The people and the Mountains

 

                     Desert Water Towers

Hi all, Digby here –  I have been incredibley lucky to be getting involved with the Milgis and hope to see off many good years in this area. The Milgis family is better than I could have ever imagined! anyway here is some  insight on these exciting northern water catchments!!!!!

The Ndoto mountains, Matthews range, Mount Nyiro and Kulal are the lifeblood of northern samburu. They are the dry season relief for animals and people alike. Apart from being uniquely beautiful they also play an important role in the balance of these ecosystems.

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     The water is the main thing. The pristine forests retain large amounts of it during the rains and act as a slow release mechanism during the drought. Water availability draws people from far out area’s because grazing is available during even the worst of droughts. A recent trip to Poi showed us just how important these area’s are.

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Poi Massif

People will go to extreme lengths to get their livestock to new pastures. Like this daunting cattle pass built by one family on Poi in the Eastern Ndoto’s.

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These cliff-hanging herdsman have got to navigate the stairways of Poi during the dry season. They lose animals all the time ; but the good pastures are worth the risk.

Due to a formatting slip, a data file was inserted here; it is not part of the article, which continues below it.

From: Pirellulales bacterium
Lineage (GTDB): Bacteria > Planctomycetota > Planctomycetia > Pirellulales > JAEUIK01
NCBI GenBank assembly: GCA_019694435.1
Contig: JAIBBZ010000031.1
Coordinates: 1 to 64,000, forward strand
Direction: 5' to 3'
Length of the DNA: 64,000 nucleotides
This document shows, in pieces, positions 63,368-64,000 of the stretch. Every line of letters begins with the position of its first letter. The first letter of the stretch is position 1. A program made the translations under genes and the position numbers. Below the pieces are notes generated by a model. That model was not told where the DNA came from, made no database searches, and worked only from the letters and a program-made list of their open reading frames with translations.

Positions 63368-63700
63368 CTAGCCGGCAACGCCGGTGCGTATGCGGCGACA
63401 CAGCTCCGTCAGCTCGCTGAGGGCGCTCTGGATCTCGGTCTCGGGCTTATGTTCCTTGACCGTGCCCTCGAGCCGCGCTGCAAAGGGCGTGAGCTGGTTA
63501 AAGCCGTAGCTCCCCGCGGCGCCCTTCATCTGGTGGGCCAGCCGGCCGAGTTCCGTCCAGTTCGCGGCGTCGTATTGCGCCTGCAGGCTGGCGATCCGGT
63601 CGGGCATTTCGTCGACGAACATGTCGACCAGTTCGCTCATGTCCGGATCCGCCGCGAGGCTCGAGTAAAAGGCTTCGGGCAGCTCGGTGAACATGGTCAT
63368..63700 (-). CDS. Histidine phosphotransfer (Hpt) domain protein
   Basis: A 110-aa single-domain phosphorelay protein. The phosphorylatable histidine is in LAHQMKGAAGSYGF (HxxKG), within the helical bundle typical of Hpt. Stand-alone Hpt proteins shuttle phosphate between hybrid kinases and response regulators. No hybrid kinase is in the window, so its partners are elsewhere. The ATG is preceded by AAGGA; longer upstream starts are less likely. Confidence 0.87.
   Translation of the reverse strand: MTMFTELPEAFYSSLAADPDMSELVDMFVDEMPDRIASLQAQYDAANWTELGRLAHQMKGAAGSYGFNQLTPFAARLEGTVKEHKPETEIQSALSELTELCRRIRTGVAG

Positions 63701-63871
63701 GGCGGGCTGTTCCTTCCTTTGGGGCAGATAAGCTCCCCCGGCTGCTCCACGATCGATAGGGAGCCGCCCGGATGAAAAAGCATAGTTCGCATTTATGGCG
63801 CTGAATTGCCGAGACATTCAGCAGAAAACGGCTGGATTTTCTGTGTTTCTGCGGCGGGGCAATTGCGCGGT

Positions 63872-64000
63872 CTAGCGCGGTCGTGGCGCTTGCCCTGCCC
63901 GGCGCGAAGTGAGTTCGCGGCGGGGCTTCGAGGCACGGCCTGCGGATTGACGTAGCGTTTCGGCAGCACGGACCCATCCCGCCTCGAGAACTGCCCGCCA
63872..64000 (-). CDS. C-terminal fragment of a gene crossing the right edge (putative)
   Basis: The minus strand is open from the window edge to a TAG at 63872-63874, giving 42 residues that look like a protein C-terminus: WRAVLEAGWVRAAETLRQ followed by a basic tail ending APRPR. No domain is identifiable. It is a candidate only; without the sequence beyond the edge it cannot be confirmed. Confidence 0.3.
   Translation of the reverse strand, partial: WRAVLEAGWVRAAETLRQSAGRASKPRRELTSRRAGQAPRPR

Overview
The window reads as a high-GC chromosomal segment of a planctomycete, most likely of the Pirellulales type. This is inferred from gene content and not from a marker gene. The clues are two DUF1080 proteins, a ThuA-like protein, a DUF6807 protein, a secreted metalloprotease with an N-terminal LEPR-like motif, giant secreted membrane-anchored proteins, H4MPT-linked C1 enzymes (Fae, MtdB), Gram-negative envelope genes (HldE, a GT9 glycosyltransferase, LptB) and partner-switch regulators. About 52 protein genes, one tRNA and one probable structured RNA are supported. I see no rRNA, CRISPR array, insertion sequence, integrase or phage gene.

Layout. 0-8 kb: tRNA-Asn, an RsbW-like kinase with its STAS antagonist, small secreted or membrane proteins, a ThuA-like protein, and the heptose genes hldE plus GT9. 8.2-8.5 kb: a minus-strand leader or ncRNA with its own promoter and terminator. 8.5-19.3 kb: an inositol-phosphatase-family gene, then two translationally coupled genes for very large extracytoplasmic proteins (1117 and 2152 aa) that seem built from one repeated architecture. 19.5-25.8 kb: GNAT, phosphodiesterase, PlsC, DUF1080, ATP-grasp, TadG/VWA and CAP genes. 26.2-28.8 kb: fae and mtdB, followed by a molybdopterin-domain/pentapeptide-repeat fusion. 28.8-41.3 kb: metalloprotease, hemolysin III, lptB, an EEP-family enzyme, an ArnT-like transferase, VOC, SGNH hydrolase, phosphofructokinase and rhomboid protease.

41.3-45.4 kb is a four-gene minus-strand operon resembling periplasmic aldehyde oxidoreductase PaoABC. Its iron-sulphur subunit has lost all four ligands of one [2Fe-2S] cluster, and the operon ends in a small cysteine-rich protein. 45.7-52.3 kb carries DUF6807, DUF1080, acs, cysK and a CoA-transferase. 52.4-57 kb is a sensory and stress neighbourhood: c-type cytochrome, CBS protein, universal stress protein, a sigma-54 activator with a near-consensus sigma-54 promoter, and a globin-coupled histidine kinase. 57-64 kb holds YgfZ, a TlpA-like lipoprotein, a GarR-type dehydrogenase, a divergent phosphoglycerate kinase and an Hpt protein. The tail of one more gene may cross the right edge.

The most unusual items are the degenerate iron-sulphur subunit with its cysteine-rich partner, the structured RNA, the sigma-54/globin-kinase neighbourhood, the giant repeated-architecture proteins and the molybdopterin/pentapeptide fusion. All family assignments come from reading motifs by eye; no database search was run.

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And HERE ARE are some of the other inhabitants that share these islands of grass with people and livestock!!!!

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                                    Bush Cricket – Look at THAT CAMOUFLAGE        

                                           So many rare and well adapted species 

                                     

 

                                   Matthews Range                           

The Milgis just had the most fantastic team building workshop in the northern Matthews range.  Not your average corporate getaway. Our hope is to create a better understanding between the people and the mountains. Therefore it was a sensible idea to get everybody to the top and talk conservation. 

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                                                                          It was MAGIC !!!!!!!

Dense forest biomes right up into the heavens. We found ourselves camping on a rock with a view.

a great opportunity for all

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But it wasn’t all about good views. We managed to confront many of the problems encountered on the mountain.

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like this podocarps tree that was felled by hand to get at a bee hive. All of that effort for a few jars of HONEY!!!!! This tree probably would have grown into one of the many forest giants seen in the Matthews. 

Look at the size of this Tree!!!!!!

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It is scary to think that one fire could wipe out hundreds of years of growth. A major topic covered on the workshop was fire. They are so easily started during the dry season, usually by careless honey hunters.

Which is why we would like to start a beekeeping programme educating people on how to harvest honey sustainably without damaging trees and killing bees.